A Wish

Meredith and I are going to Chicago for our daughter Lily’s college graduation. She is our youngest and follows her brothers into the workplace. She actually has had a job lined up since December. We told her we are changing our names and moving. What she said in return cannot be repeated to a G rated audience.
I am going to be off radar for almost a week. Probably most of you own cell phones that can send emails, make French toast and do your taxes. I only send and receive calls. How retro. When I check the blog with the intention of responding, it quickly becomes clear that you are talking to each other. I usually feel that it would be intrusive for me to weigh in. A blogger is motivated either by a wish to ignite a conversation or the need to sound off. I bore myself. You guys are a self-sufficient group and need no prompting from me.
In the five days I am away, please figure everything out. Answer the unanswerable. Cure MS and other chronic illnesses. Do what I never will be able to do. Come up with solutions. Dabble in wisdom. Bring us peace.

Hope and Optimism

What is the difference between hope and optimism? Are these words interchangeable? I think optimism is a natural product of hope. I cannot be optimistic without hope. On the other hand, I can hope with no sign of optimism. Thoughts. Yes. I still am writing my book proposal. Please forgive this short post.

Last Tango

Yes. I was AWO.L. Throw me in the brig. Bread and water. Don’t forget the gin.
Actually, things have been tough. I feel weird going down that road. I realize the hardships so many of you endure. But I believe there is no hierarchy of suffering. All of us live with our own realities. I have tried to keep quiet about mine. But this is a difficult time. Welcome back to the club.
I have tweeted (stupid word) that I have lost more vision. For twenty-five years I made my living creating in a visual medium. That irony never has been lost on me. Cronkite and Rather both knew I had MS. Neither said anything, nor did they acknowledge the illness. They just trusted me and believed I would be honest with them if ever I felt I could not do something. I, in turn, tried to prove I could do everything. I stood up to the communists in Poland and was there for the ascent of the Solidarity movement. I covered wars in Beirut and El Salvador. I was pretty reckless. In my need to prove to myself I could cut it.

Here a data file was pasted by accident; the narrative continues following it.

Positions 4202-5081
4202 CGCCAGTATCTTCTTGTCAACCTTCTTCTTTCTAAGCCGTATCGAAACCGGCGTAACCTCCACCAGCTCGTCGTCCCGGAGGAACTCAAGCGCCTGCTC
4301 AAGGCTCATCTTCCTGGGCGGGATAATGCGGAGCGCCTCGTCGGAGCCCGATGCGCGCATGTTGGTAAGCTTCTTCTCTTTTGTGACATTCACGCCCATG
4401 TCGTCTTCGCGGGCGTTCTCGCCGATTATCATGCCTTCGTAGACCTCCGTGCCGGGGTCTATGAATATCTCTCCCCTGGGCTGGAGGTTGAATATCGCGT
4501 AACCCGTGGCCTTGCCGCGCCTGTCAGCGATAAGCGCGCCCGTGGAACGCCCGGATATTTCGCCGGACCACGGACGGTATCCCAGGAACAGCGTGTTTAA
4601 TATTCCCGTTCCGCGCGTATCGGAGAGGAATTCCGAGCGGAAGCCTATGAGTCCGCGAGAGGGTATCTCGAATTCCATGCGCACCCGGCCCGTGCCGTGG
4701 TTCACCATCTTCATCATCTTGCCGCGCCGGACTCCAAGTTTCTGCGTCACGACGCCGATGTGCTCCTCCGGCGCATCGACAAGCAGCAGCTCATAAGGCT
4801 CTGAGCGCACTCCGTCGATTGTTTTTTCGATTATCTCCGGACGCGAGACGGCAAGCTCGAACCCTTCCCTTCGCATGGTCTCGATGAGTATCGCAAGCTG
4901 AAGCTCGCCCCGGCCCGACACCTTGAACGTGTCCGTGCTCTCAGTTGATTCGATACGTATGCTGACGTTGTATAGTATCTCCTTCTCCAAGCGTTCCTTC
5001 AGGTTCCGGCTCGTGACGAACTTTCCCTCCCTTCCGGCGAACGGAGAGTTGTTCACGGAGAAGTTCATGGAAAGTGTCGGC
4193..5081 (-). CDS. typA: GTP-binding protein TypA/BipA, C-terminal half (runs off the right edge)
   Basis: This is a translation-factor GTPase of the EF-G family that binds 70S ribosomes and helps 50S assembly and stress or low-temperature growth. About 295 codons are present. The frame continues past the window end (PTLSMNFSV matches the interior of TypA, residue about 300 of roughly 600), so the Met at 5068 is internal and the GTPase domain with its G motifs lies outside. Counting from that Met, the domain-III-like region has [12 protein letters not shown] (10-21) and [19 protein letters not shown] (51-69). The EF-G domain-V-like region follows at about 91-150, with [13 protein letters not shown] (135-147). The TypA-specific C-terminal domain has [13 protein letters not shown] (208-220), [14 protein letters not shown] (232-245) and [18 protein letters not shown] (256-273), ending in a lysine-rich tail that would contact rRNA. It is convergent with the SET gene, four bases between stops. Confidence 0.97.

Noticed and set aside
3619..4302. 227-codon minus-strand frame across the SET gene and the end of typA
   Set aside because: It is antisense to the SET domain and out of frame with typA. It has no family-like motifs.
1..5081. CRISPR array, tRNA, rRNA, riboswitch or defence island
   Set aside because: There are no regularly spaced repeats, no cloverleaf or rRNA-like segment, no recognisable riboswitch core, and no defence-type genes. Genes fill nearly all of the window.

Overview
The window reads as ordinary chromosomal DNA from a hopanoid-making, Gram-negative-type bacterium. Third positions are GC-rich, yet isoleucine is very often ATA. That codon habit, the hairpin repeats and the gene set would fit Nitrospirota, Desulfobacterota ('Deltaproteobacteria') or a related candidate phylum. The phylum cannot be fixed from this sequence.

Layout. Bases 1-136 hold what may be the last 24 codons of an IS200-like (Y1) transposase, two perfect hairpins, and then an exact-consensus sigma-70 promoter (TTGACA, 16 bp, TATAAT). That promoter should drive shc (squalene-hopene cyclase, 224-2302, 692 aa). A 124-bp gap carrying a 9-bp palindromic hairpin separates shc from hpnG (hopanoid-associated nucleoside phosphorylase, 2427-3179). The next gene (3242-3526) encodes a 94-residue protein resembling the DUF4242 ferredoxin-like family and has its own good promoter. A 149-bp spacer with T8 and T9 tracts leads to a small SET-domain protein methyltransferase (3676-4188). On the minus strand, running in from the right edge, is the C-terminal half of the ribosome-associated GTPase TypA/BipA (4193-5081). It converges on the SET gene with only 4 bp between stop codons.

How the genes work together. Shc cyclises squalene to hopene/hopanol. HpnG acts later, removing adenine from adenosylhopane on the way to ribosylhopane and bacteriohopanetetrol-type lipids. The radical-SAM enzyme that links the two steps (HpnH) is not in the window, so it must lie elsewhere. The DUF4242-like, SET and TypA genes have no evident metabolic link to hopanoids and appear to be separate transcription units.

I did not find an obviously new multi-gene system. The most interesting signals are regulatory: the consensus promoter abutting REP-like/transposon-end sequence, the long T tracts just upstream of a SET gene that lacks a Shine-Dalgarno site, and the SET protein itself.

Now I fear my luck is running out. I am walking perilously close to the edge, and the drop is steep. I have had bouts of optic neuritis on and off for decades. My vision is being chiseled away. How odd that I am so hung up on the prospect of a wheelchair when my chosen way of life is so threatened by vision loss. I can live with where I am now. I just do not know where the train is going. Sound familiar?
Fear for the future is built in when a person has any progressive illness. I always was able to push fear away. That effort is getting more challenging. If I do not share this, what the hell am I writing this blog for? I am worried. Scared? Maybe. Maybe not. Self-confidence has never failed me. My commitment to adapt and overcome has sustained me. I believe that is true of the many.
I am tired of playing Superman. I guess I volunteered for the part long ago. Meredith thinks I am better suited to play Goofy. The disease is goofy, if you ask me. But the tango continues, and it is too late to stop dancing.

The More things Change

Recently I emailed with a newly diagnosed young woman who was struggling to find perspective on her new acquisition of MS. It struck me that using email instead of the phone allowed her to distance herself from the subject. The Internet: an electronic coping mechanism. The dialogue seemed all too familiar, harkening back to my uncertainties more than forty years earlier. Plus ça change, plus c’est la même chose. The more things change, the more they stay the same.